This film contains four distinct, separate stories. "Black Hair": A poor samurai who divorces his true love to marry for money, but finds the marriage disastrous and returns to his old wife... See full summary »
While their mother is dying in the modern Gimli, Manitoba hospital, two young children are told a tale by their Icelandic grandmother about Einar the Lonely, his friend Gunnar, and the ... See full summary »
A bag full of symbolic folklore about werewolves, or, rather, their sexual connotation. Granny tells her granddaughter Rosaleen strange, disturbing tales about innocent maidens falling in ... See full summary »
Inspired by fairy-tales such as Alice in Wonderland and Little Red-Riding Hood, "Valerie and her Week of Wonders" is a surreal tale in which love, fear, sex and religion merge into one fantastic world.
An old Gothic cathedral, built over a mass grave, develops strange powers which trap a number of people inside with ghosts from a 12th Century massacre seeking to resurrect an ancient demon from the bowels of the Earth.
Feodor Chaliapin Jr.
This film contains four distinct, separate stories. "Black Hair": A poor samurai who divorces his true love to marry for money, but finds the marriage disastrous and returns to his old wife, only to discover something eerie about her. "The Woman in the Snow": Stranded in a snowstorm, a woodcutter meets an icy spirit in the form of a woman spares his life on the condition that he never tell anyone about her. A decade later he forgets his promise. "Hoichi the Earless": Hoichi is a blind musician, living in a monastery who sings so well that a ghostly imperial court commands him to perform the epic ballad of their death battle for them. But the ghosts are draining away his life, and the monks set out to protect him by writing a holy mantra over his body to make him invisible to the ghosts. But they've forgotten something. "In a Cup of Tea": a writer tells the story of a man who keep seeing a mysterious face reflected in his cup of tea. Written by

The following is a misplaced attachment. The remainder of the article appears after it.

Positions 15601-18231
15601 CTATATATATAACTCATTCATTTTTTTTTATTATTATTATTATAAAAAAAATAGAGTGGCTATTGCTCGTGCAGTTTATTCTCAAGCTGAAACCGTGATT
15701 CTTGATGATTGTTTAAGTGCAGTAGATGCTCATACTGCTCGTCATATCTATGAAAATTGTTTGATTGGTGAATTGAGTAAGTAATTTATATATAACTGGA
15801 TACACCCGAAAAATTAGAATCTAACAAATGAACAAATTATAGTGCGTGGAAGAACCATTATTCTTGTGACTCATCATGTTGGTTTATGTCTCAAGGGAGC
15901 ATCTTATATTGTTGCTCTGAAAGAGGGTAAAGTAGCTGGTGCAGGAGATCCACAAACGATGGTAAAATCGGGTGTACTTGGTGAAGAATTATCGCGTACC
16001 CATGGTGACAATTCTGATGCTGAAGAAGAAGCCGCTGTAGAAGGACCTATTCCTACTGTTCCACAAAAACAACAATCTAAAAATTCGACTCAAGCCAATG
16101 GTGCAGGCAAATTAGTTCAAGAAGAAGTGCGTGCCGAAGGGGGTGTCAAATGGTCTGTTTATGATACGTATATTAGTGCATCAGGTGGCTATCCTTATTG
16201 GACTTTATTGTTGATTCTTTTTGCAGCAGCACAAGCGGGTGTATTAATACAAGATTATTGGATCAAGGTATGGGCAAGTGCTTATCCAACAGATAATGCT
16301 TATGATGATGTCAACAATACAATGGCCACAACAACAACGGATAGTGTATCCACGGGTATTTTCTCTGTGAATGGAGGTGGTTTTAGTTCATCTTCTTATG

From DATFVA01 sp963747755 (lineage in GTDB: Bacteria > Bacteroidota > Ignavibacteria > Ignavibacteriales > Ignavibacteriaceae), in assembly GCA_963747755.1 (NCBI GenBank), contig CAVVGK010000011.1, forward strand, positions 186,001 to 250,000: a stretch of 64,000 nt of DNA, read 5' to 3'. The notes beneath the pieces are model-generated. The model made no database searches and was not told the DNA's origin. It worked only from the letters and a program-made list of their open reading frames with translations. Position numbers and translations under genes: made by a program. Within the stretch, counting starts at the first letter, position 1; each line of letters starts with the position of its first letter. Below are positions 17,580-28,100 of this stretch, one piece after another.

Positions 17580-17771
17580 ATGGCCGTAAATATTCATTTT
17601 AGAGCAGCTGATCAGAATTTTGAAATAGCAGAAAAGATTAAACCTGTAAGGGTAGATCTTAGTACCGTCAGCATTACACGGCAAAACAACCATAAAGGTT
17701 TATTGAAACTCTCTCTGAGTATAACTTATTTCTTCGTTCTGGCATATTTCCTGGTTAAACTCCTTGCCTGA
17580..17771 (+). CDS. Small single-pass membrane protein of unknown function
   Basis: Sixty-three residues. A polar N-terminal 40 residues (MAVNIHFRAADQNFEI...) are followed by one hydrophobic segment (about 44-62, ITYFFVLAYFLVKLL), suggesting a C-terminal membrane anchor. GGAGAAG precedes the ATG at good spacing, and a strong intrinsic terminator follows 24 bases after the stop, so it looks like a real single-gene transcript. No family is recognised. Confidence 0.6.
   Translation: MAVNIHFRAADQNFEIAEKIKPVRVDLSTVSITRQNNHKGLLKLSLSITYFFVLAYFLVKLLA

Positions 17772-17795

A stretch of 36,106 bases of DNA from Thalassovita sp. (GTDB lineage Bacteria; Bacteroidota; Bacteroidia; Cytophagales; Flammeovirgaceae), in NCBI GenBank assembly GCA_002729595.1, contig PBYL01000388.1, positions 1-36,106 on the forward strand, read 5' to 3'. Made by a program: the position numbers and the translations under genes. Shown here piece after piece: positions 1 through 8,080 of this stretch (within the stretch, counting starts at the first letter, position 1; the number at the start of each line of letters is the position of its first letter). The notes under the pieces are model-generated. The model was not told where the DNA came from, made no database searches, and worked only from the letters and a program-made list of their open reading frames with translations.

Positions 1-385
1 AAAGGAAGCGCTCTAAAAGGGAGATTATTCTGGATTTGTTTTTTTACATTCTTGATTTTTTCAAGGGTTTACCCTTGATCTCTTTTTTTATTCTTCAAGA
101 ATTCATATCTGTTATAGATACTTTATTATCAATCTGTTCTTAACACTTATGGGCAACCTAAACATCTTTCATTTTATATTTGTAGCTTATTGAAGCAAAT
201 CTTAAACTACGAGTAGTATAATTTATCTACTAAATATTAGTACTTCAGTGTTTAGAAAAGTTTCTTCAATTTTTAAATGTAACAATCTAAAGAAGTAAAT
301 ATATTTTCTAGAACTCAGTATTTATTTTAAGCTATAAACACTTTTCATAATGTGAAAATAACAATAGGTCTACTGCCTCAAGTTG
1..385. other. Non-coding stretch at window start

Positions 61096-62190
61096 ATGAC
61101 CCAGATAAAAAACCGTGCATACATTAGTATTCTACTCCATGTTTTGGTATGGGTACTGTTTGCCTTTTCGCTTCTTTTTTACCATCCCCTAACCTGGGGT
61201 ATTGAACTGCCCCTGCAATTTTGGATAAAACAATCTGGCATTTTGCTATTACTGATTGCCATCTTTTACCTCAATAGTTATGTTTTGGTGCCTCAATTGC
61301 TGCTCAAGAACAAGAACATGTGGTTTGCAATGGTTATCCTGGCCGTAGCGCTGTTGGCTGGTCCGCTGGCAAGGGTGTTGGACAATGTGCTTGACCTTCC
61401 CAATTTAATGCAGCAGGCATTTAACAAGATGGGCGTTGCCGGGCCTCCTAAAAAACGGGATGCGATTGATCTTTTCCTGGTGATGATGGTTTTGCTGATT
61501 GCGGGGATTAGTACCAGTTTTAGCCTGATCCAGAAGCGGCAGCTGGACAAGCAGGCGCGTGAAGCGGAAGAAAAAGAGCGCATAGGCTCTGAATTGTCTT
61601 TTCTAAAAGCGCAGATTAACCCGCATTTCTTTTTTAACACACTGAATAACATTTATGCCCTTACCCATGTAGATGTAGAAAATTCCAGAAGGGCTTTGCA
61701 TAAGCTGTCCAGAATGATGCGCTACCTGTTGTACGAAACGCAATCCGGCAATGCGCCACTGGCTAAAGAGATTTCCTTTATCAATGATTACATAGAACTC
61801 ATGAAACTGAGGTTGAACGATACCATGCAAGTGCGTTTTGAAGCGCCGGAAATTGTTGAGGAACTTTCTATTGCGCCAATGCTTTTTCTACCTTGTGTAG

In order to achieve an appropriate separation between the four parts of the film, director Masaki Kobayashi shot the film on two separate sound stages. Because of the tight shooting schedule, he would oversee the set design of one vignette on one sound stage while he filmed another on the alternate location. See more »
If you have the time, this is a very rewarding film.
Over a time span of some 35 years, I saw Kwaidan twice on the large screen. I liked it the very first time, and it got better when I saw it the second time.
From the very opening when credits were introduced, color ink drops penetrating clear water generated an extremely soothing visual effect. The execution was low-tech, but it goes to show the power of human creativity before the age of fast computer chips. This opening also sets the tone of what you are about to get into - a film of great visual beauty, a film that requires a relaxed and unrushed mental frame of mind to appreciate.
It consists of four stories, all about ghosts, spirits and a blood-sucking woman in white. Some stories are better than the others, and my favourite is 'Hoichi the Earless', which also has the longest running time. It is about escapism, tales of morals, and cinema at its best.
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